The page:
Round Rock, Tex.-based Dell Computer waited a little to unveil its last new line of the year, a curvy break from its lines of competent but somewhat dullish computers. Dell's "Tahoe Blue"-colored WebPC, priced at $999 and up, is "legacy-free"--the computer industry's way of saying that, like Apple's iMac, this computer has no floppy drive and comes with USB ports instead of the confusing array of ports that have previously been standard issue. It also offers a button to connect users directly to Dell's technical support. In its low-end configuration, the WebPC includes a 433-MHz Intel Celeron processor, a 15-inch monitor, a year's worth of free Internet service and a Hewlett-Packard printer; other, pricier configurations offer such upgrades as a flat-panel display. As with the iMac, color is part of the pitch for the WebPC; customers can accessorize it with four other "optional color accents."


The announcement of a merger between Free-PC and low-cost computer manufacturer eMachines this week means the end of Free-PC's ad-subsidized computer offer. Stephen Dukker, president and CEO of eMachines, said that his company will be using Free-PC's technology to create "a media network out of the installed base of PCs we sell." What this means to you: Dukker said to look for such features as ads and icons downloaded directly to a customer's desktop from the company and its retail partners. Dukker said that price cuts weren't likely to happen soon, although they might be possible later on.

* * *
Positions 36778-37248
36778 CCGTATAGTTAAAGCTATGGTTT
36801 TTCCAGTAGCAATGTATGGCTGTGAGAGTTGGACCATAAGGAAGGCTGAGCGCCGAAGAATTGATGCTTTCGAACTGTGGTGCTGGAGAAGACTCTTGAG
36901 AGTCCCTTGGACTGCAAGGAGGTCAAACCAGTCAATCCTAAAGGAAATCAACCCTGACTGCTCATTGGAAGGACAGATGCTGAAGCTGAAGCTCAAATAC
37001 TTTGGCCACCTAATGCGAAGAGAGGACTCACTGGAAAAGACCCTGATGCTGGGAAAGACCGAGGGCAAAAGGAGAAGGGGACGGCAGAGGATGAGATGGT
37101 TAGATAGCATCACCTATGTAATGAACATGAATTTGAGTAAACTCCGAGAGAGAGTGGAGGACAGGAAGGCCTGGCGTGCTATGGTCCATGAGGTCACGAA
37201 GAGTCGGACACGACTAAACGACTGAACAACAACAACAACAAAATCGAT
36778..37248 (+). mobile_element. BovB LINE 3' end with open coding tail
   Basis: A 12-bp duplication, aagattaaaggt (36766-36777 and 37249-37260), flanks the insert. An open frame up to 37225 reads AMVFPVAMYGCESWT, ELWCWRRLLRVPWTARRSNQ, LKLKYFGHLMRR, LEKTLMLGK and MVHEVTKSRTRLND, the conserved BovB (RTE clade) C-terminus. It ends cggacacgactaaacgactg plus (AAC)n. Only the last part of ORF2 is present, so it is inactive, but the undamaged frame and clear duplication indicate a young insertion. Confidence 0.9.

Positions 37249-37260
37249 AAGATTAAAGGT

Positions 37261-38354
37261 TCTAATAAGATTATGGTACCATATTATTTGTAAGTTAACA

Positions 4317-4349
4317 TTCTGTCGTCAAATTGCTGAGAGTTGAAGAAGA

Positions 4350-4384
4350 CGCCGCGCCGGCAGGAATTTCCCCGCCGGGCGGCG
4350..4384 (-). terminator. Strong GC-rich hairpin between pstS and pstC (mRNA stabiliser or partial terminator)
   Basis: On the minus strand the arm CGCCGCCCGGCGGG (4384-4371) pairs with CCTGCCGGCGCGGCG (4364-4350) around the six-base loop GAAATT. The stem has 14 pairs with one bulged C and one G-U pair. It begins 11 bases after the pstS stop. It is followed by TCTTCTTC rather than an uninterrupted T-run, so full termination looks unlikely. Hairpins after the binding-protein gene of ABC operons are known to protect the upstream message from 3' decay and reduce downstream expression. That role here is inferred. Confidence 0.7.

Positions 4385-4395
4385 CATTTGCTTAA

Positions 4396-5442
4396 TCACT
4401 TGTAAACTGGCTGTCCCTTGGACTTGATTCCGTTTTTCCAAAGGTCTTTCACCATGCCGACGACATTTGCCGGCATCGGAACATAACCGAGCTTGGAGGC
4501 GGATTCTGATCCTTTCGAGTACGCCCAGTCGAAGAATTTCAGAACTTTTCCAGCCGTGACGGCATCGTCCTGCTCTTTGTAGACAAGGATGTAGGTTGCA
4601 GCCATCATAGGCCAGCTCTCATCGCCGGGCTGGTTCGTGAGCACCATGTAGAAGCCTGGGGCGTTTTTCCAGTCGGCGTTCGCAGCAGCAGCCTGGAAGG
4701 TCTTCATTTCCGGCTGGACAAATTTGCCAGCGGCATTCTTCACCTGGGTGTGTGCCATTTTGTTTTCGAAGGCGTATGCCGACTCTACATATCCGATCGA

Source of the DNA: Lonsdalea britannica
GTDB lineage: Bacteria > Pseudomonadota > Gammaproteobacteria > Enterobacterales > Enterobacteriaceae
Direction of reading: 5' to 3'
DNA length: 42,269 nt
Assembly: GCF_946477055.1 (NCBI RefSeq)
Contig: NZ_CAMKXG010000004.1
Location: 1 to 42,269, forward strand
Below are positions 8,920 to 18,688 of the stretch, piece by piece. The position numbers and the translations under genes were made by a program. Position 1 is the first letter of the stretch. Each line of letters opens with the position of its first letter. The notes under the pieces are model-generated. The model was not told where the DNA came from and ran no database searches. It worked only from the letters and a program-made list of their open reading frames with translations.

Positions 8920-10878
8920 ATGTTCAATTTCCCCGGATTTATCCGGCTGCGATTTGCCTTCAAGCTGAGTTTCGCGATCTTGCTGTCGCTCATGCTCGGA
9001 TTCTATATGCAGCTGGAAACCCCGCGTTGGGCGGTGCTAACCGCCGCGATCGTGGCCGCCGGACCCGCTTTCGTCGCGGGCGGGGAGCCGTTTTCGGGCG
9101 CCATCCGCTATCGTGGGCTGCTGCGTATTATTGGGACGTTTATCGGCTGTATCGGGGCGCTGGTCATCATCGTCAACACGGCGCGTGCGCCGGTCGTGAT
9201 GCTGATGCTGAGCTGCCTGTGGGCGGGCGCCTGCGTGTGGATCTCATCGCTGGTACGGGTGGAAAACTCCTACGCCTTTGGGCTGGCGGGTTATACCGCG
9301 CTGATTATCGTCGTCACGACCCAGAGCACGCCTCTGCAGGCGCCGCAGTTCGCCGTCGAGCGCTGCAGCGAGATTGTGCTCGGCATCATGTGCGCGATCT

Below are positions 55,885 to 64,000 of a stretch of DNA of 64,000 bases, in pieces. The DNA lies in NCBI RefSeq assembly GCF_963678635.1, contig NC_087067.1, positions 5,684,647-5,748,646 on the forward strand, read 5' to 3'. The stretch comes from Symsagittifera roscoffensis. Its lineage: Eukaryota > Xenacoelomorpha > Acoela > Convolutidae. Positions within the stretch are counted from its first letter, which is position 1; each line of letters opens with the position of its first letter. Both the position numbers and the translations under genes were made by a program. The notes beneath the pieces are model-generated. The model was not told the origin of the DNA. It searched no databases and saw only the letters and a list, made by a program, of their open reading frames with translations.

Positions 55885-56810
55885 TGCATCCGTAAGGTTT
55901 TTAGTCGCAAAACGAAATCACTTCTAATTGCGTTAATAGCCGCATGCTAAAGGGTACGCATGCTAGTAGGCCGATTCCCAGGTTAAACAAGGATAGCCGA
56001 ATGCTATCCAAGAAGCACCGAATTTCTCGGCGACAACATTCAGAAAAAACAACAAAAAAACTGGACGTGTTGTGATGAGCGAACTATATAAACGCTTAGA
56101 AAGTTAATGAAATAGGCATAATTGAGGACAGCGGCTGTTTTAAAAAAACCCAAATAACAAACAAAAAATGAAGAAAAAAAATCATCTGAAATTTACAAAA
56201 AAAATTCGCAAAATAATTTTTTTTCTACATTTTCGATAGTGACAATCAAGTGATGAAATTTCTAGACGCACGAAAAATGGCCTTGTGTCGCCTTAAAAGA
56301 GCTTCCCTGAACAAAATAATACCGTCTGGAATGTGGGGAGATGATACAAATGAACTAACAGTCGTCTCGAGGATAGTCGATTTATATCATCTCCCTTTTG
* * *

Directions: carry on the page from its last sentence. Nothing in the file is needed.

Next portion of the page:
-- Compiled by Mike Musgrove

Top-selling electronics at

1. 3Com Palm V Connected Organizer

2. Sony D-E441 Discman

3. Garmin GPS III Plus Personal Navigator

4. 3Com Palm IIIx Connected Organizer

5. Diamond Rio PMP 300 MP3 player

6. VTech VT9115 White Analog 900-Mhz cordless phone

7. JVC RC-QN1 compact portable CD boom box

8. Aiwa XP-779 portable CD player

9. Xircom Rex-3 DS organizer with docking station

10. GPX C3915 portable CD player with car kit


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